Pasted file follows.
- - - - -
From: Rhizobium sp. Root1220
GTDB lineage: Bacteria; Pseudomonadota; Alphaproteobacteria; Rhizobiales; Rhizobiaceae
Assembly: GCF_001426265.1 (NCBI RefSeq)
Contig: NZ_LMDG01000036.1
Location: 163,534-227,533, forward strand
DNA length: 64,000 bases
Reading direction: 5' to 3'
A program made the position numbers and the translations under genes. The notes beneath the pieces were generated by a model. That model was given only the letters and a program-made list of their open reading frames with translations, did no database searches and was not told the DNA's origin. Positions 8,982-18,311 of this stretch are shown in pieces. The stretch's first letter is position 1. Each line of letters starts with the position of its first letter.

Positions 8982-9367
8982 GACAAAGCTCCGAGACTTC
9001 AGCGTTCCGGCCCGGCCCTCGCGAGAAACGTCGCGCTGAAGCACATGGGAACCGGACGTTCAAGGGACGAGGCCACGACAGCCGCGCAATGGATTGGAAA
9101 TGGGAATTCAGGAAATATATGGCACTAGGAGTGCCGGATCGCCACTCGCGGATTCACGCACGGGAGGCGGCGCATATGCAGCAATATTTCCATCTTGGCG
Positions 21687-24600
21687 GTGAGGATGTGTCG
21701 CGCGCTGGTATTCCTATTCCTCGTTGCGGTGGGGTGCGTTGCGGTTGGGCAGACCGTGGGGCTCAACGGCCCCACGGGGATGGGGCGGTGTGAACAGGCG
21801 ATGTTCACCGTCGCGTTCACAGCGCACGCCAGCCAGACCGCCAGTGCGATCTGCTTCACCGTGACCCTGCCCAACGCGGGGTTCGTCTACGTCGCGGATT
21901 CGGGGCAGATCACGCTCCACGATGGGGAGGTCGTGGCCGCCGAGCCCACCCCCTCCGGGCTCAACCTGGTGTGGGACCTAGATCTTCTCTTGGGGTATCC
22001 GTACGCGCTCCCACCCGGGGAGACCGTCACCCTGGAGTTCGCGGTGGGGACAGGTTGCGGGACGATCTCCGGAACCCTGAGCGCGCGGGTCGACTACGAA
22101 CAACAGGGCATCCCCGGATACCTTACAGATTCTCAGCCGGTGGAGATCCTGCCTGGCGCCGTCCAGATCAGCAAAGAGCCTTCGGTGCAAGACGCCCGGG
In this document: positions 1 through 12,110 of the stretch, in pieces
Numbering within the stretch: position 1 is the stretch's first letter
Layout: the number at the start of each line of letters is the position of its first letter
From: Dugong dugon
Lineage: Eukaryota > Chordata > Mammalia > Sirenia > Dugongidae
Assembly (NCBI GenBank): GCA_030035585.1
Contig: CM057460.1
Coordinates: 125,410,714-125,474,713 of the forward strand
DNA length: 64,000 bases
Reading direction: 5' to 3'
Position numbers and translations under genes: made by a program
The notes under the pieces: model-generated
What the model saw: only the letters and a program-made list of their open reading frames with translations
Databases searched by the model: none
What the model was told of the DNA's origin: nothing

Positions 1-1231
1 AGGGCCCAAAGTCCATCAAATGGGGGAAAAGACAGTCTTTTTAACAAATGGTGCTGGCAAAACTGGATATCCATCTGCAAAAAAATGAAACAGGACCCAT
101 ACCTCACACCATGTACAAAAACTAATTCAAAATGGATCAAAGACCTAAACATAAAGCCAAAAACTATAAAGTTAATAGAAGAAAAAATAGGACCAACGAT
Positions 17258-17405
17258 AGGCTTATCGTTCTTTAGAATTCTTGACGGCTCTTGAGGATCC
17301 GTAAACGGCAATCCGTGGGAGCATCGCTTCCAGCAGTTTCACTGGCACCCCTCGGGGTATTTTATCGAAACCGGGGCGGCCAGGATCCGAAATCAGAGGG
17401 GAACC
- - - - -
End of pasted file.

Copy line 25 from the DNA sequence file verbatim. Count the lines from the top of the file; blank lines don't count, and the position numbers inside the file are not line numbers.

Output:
Assembly (NCBI GenBank): GCA_030035585.1